Navigation Links
How major signaling pathways are wired to our genome gives new insight into disease processes

FINDINGS: Whitehead Institute scientists have determined that master transcription factors determine the genes regulated by key signaling pathways. In this way, signaling pathways are targeted to genes that are most relevant to each cell type and tailor gene expression to control cell state, growth, differentiation, and death.

RELEVANCE: When signaling pathways operate properly, a cell receives instructions from its neighbors and the environment that tweak gene expression and control the cell's identity and function. But in a number of human diseases, including cancer, these signaling pathways can go awry, increasing cell proliferation and decreasing programmed cell death. By manipulating signaling pathways, scientists may find new ways to treat cancer or to push cells into more specialized states, such as neurons to treat nerve damage or insulin-producing beta cells for diabetes.

CAMBRIDGE, Mass. (October 27, 2011) Normal development, from fertilized egg to adult organism, depends on each cell receiving proper instructions from its environment. In response to such incoming information, receptors on a cell's surface send signals to the nucleus that tweak gene expression and control cellular function.

However, in a number of human diseases, including cancer, cell signaling pathways can go awry. Without the correct information making its way into the nucleus, gene expression is altered, often with dire consequences.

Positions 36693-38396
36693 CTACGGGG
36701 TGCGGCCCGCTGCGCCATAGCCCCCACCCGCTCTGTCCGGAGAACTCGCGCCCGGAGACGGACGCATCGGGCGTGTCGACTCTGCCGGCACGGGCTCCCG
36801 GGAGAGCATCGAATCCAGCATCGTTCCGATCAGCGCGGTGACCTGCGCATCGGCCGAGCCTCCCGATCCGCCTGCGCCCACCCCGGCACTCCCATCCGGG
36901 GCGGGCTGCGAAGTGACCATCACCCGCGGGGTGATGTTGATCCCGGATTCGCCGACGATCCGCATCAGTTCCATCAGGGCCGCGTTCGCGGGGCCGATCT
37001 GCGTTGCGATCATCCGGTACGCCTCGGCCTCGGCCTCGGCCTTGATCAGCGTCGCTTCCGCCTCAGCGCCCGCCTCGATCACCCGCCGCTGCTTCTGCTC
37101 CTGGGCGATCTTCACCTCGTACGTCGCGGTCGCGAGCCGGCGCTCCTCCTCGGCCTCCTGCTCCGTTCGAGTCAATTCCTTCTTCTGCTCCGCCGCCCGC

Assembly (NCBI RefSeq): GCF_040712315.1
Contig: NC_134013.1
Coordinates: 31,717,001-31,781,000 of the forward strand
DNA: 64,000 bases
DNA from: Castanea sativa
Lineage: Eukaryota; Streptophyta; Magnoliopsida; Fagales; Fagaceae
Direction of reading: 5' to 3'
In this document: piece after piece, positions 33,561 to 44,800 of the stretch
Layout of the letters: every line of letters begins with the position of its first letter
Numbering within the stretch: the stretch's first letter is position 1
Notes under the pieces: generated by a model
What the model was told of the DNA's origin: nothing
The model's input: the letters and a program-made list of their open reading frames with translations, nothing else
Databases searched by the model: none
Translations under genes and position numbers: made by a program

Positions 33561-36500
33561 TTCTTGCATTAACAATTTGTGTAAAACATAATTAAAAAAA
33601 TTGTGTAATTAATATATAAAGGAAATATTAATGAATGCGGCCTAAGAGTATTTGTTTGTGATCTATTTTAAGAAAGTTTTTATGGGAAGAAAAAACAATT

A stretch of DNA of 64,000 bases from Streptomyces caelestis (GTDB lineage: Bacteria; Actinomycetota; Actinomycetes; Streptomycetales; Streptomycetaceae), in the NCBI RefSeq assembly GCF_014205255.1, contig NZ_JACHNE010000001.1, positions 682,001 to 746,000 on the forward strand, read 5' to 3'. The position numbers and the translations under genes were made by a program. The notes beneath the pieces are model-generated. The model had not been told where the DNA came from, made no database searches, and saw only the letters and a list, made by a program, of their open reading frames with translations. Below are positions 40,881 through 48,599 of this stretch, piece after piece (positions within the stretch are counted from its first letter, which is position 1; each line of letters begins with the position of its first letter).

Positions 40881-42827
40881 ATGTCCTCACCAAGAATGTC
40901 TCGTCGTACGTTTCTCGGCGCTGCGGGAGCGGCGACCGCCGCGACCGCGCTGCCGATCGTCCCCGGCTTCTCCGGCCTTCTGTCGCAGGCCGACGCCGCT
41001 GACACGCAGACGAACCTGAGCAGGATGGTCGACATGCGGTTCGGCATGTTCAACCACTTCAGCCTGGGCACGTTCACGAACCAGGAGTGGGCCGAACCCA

Although researchers have long understood the importance of these signaling pathways, the mechanism through which they actually affect gene expression had been unclear. In research published this week in the journal Cell, scientists in the lab of Whitehead Institute Member Richard Young describe how a protein acts as a courier, carrying a message from a receptor on the cell's surface to a master transcription factor on the cell's DNA. The courier then tailors expression of genes bound by master transcription factors.

The discovery sheds new light on the relationship between signaling pathways, gene expression, cell function, and diseaseat the same time revealing potential targets for therapeutic intervention and novel approaches for reprogramming neurons or insulin-producing beta cells to treat nerve damage or diabetes.

"This is a broad, simplifying concept that is key to understanding how the whole human system works and how the genome responds to the world around itthat each signaling pathway has its own signaling molecule that finds its way to that cell's type-specific master transcription factor," says Young, who is also a professor of biology at MIT. "This idea allows us to think clearly about what is going awry in disease and how we potentially can treat people by modifying these signaling pathways."